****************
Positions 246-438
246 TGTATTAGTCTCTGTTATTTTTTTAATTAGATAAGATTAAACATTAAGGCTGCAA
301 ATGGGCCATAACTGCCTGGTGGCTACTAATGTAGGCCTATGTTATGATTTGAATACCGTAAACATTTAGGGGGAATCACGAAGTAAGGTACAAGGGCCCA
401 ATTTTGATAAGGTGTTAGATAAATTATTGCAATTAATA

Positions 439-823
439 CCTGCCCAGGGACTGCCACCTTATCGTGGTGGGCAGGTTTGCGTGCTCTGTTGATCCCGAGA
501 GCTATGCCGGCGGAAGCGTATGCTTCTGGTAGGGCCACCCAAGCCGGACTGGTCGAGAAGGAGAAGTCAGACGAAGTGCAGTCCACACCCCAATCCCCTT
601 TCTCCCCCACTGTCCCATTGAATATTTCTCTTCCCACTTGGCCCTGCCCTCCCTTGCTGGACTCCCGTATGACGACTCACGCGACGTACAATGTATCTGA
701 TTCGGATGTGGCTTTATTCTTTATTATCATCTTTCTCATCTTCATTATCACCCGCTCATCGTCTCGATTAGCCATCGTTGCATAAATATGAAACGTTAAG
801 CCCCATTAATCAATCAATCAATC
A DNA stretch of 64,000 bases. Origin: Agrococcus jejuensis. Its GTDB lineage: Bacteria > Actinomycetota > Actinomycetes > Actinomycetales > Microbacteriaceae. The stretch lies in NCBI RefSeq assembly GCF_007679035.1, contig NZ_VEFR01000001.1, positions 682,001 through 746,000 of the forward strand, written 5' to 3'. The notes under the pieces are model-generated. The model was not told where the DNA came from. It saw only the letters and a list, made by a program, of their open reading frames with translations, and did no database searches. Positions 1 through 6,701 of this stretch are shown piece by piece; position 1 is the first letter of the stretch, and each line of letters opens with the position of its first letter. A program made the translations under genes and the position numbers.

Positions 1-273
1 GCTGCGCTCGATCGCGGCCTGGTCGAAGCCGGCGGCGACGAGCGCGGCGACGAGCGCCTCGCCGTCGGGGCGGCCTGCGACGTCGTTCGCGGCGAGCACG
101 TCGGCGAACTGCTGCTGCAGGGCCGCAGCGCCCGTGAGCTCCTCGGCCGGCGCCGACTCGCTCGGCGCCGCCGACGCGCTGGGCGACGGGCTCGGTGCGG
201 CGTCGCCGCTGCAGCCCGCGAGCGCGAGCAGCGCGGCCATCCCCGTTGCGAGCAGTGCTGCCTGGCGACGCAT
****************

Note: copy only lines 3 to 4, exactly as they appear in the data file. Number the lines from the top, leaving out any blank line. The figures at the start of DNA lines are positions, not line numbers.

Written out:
301 ATGGGCCATAACTGCCTGGTGGCTACTAATGTAGGCCTATGTTATGATTTGAATACCGTAAACATTTAGGGGGAATCACGAAGTAAGGTACAAGGGCCCA
401 ATTTTGATAAGGTGTTAGATAAATTATTGCAATTAATA